East African Community SG sidesteps politics to target growthAmb. Mfumukeko (fourth right) thanked EAC staff for their dedication and professionalism
Amb Liberat Mfumukeko, the East African Community (EAC) Secretary General, has given an upbeat view of sub-Sahara Africa’s fastest growing economic grouping despite cracks in the common vision. Since late last year there have been repeated postponements of scheduled Heads of State Summit, but the Secretary General was determined on being optimistic about EAC prospects for 2019 and side-stepped regional politics altogether.
With the average GDP growth rate for sub-Saharan Africa at 3.6 percent in 2018, the EAC grew at just over 5 percent. Its estimated 165 million total population generated about $160 billion in 2017.
Amb. Mfumukeko said in a New Year message to staff early this week, “The achievements of the EAC have earned us international recognition as the top performing REC on regional integration overall by internationally renowned institutions like the African Development Bank and the World Bank.”
The EAC Secretariat continues to be beset by a funding gap because the six member states, Burundi, Kenya, Rwanda, South Sudan, Tanzania and Uganda are not up to date with their annual subscriptions and other contributions. The European Union has been a major contributor towards the operations of the Arusha-based Secretariat besides international development agencies that support economic integration.
Amb. Mfumukeko said the EAC set a record in resource mobilization. He disclosed to the staff that over $100 million was mobilized from various Development Partners to support various projects and programmes in the Community.
“In addition, the EAC and USAID signed a $20.5 million agreement for energy projects. This is in addition to the more than $200 million mobilized from USAID in the past two and a half years,” he said.
He said the African Development Bank (AfDB) and African Development Fund (ADF) also approved $2.5 billion for the implementation of new and ongoing priority infrastructure projects in the EAC region.
He said Partner States continued implementing road and railway projects in the Central and Northern Corridors including the Arusha-Tengeru Dual Carriageway and Bypass Road. He said both roads are part of the Multinational Arusha – Holili/Taveta – Voi Road, which is a successor of the Arusha – Namanga – Athi River Road, both of which have been completed.
The upgrading of the 37 km Ntungamo to Mirama Hills Road to bitumen standard has significantly improved access and speed for freight and passenger services between Uganda and Rwanda, and lower transport costs on the Kampala-Kigali route.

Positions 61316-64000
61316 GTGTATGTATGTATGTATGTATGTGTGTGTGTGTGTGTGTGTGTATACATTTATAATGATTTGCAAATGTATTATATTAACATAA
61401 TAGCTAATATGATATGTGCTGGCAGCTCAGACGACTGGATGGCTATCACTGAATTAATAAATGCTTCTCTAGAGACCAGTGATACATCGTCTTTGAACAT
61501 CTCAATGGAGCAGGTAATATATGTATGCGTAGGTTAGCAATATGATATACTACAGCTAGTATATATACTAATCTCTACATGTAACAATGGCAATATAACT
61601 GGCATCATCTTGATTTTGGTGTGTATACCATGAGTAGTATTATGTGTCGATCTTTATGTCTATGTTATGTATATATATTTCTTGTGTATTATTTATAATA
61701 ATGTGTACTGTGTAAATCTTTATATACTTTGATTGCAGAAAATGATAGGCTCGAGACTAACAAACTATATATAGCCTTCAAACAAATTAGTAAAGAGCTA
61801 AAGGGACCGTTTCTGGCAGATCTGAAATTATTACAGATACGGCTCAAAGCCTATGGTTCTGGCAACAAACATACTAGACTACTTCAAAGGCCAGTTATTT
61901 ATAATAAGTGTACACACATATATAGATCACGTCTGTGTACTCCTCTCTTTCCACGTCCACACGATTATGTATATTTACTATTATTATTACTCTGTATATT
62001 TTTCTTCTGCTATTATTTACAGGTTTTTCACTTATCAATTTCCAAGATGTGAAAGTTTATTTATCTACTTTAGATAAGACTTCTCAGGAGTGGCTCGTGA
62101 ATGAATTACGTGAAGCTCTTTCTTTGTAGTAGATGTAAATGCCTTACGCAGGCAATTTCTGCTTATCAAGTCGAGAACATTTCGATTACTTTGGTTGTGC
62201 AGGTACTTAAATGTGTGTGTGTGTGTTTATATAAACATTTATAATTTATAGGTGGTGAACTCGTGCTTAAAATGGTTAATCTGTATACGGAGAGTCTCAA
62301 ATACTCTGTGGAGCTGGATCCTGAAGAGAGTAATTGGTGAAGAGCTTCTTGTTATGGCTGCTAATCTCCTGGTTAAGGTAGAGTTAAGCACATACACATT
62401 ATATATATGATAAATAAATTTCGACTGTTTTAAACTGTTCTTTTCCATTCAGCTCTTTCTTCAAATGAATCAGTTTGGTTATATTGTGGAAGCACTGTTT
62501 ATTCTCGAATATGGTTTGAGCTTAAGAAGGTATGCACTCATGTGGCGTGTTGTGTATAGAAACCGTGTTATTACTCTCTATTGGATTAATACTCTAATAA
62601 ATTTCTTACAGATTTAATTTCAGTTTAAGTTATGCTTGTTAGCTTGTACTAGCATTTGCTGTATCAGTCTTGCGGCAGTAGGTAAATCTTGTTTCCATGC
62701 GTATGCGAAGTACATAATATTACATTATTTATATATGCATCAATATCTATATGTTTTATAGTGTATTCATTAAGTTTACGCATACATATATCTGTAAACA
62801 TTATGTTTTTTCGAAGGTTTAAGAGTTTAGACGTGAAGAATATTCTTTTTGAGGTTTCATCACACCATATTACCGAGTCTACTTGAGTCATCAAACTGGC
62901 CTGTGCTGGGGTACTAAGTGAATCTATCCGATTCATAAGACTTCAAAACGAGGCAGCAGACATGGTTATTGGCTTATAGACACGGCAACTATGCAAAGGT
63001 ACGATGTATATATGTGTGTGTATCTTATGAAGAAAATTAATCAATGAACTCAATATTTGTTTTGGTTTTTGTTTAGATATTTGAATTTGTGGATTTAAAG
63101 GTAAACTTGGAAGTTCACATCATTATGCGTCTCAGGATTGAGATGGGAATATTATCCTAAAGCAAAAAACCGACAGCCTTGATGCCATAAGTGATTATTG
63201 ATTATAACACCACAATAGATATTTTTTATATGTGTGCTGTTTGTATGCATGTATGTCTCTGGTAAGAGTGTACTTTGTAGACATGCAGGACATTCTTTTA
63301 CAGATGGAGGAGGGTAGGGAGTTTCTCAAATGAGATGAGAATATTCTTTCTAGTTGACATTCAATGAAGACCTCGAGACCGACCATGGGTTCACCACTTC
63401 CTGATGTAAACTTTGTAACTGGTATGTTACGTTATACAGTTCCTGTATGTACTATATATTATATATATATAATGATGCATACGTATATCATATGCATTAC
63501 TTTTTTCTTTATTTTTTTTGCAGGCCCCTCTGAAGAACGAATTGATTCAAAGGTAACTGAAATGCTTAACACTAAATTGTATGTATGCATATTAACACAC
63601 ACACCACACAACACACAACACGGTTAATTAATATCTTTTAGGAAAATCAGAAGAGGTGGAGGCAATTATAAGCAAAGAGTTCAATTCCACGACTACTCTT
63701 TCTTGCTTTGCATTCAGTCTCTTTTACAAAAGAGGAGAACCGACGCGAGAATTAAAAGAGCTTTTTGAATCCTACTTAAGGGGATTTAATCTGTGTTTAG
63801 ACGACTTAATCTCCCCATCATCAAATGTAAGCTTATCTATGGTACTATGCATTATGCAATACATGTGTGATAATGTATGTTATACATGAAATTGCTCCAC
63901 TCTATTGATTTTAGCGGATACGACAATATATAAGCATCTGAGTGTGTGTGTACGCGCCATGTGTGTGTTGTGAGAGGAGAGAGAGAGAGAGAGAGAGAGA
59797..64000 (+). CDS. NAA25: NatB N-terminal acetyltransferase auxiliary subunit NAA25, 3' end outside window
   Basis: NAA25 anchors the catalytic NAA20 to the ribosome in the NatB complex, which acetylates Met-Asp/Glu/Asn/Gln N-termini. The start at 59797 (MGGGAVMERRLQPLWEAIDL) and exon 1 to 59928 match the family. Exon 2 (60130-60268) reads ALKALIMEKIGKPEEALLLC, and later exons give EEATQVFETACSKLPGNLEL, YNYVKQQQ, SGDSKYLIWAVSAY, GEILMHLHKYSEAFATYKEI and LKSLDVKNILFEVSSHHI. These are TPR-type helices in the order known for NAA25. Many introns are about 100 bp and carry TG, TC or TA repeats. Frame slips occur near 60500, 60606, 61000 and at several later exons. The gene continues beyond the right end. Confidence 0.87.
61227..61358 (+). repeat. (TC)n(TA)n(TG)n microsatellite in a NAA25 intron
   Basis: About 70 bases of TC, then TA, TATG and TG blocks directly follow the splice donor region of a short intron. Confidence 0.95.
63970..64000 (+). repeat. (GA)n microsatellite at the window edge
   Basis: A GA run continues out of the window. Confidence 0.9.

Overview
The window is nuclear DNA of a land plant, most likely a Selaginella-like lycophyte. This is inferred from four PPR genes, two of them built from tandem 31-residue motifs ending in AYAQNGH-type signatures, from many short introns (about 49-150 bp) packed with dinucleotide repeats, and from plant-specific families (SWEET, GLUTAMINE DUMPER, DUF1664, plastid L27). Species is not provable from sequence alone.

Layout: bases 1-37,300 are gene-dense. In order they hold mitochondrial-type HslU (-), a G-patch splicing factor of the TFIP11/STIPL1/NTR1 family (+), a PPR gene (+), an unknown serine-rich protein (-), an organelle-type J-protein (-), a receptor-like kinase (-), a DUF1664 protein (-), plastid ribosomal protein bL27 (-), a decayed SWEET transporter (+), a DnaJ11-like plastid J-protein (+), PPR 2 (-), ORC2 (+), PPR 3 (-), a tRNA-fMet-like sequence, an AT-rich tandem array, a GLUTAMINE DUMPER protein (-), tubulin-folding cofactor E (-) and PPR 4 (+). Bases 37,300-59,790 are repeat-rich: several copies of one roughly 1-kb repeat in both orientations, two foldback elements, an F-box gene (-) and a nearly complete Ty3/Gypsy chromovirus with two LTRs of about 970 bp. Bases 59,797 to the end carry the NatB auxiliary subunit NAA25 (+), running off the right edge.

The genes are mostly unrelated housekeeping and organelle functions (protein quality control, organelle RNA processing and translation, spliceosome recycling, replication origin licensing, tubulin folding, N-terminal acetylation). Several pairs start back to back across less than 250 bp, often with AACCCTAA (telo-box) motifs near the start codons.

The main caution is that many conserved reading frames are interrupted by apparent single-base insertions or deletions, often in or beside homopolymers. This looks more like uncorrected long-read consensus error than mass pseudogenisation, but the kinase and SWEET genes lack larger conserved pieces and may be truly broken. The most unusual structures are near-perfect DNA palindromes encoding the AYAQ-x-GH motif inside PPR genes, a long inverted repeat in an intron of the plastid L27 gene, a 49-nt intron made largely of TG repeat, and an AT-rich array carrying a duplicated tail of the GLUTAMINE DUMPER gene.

Feasibility studies and detailed designs for two multinational road projects have also been completed. The first will link Tanzania and Burundi through Nyakanazi –Kasulu /Rumonge – Bujumbura. The EAC has recently mobilized over $340 million from the AfDB for construction of this road to be undertaken soon while the second road links Tanzania and Rwanda through Lusahunga –Rusumo / Kayonza – Kigali.
In addition, the EAC has provided support to the successful implementation of the Lake Tanganyika Transport Programme which is expected to provide numerous benefits for the Riparian states and the communities around the lake.
He said the EAC through its institutions such as Lake Victoria Basin Commission(LVBC) and Lake Victoria Fisheries Organization(LVFO) is implementing numerous projects on lake to improve port infrastructure, navigation safety, fisheries and to fight pollution.
Turning to trade matters, the Secretary General told staff the region’s main priority was to attain the full roll-out of intra-trade and imports regime under the Single Customs Territory. Amb. Mfumukeko, who is a national of Burundi, which currently does not see eye-to-eye with Rwanda, said a pilot roll-out of exports under the SCT was successfully implemented and 736 multi-level users trained in SCT processes. By mutual consent, Burundi and Rwanda are currently not trading with each other.
On One Stop Border Posts (OSBPs), Amb Mfumukeko said 13 One-Stop-Border Posts were operational in the region. The operationalization and training of personnel at the OSBPs has significantly reduced the time taken by travelers and trucks at the borders from several days to about 15 to 30 minutes on average.
In addition to further enhance trade in the region, the EAC Common External Tariff structure and rates were reviewed and aligned to the global changes of trade and current economic environment in the EAC. Up to 41 Non-Tariff Barriers were eliminated.